To Patch or Not To Patch

Well, Microsoft announced yesterday that it was going to release two critical vulnerability patches next Tuesday. This after deciding to release an emergency WMF patch. I lament a bit in this WMF article:

Pete Lindstrom, an analyst at Spire Security in Malvern, Pa., said the patch should give Windows users peace of mind, but it could also lull them into a false sense of security. Instead of focusing on individual flaws, users need to look at overall security issues to better protect themselves and their companies, he said.

"I think people focus on individual vulnerabilities because the jury is out on what a strategic vulnerability approach should look like," Lindstrom said. "There’s no reason for people to focus on this particular vulnerability except that this is the one we’re focusing on."

Releasing a patch to a critical vulnerability a week before releasing patch(es) for two more critical vulnerabilities is an interesting conundrum. We already know that for any patch the expected loss must be greater than the actual costs of testing and deploying the patch itself (and if you add in lost opportunity, then you should double it).

Now the question is, is the extra x days of being patched from this particular vulnerability worth that same amount of money (patch costs). (Assuming that the costs would be the same to test three patches as it is to test two). For large enterprises in particular, that have high costs of patching and are experiencing extremely low "infection" rates from WMF, the answer is to delay the patch and combine them all a week later.

2 comments for “To Patch or Not To Patch

  1. January 8, 2006 at 11:58 pm

    I think you are partly correct.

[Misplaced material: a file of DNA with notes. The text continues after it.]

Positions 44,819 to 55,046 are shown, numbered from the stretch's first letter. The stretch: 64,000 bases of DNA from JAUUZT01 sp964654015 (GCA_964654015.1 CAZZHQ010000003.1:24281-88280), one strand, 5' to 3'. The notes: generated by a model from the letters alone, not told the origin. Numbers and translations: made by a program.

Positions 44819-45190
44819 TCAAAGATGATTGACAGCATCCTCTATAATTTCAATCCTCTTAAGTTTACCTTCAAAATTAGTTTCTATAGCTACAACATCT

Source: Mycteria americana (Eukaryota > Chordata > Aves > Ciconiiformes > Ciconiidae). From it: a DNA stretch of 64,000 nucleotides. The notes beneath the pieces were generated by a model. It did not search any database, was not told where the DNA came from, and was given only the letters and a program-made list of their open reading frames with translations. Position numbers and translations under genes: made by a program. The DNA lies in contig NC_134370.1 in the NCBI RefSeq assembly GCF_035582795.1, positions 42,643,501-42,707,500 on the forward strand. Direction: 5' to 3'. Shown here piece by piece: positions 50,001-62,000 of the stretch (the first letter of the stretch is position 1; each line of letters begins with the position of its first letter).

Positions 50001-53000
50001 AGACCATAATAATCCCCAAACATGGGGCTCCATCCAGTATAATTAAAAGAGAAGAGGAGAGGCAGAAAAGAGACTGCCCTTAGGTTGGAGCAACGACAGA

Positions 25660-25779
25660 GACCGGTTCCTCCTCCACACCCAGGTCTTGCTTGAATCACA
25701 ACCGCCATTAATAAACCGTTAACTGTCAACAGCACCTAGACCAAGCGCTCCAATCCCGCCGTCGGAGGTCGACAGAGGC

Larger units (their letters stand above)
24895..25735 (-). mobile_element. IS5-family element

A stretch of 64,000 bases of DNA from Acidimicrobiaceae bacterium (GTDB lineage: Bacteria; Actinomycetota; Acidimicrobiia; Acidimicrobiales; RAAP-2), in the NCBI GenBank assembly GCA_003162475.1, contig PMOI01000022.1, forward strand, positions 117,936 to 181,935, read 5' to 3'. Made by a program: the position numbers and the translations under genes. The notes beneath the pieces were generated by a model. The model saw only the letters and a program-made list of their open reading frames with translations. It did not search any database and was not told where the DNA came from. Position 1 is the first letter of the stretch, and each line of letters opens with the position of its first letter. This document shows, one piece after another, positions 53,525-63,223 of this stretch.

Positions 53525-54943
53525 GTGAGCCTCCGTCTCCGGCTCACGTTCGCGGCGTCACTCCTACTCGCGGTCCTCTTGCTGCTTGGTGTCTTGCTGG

In the case of WMF there seem to be plenty of anti-virus products that effectively block most known forms of exploits. There is also the issue of client versus server patching. Patching servers is far more serious and expensive than client patching (due to the impact of affecing critical servers). Roling out client patches is often fairly straightforward and even phased roll outs can be automated.

    The bit that you don’t seem to address is the political cost. When an exploit (and patch) such as WMF hits the mainstream press now you are obligated to consider the backlash if you don’t appear to be doing something effective if the worst case does in fact hit. (Or even something unrelated but likely to be misconstrued such as the Sober worm activation set for January 6.)

  2. Pete
    January 9, 2006 at 9:48 am

    @Stuart -

    Good point on the client vs. server patching. I would expect that there is very little impact on servers from the WMF vulnerability.

    Regarding political costs of NOT taking action, I think that is a great point. All the fanfare can force (re)action. Meanwhile, there is Sober and the Oracle worm to consider.

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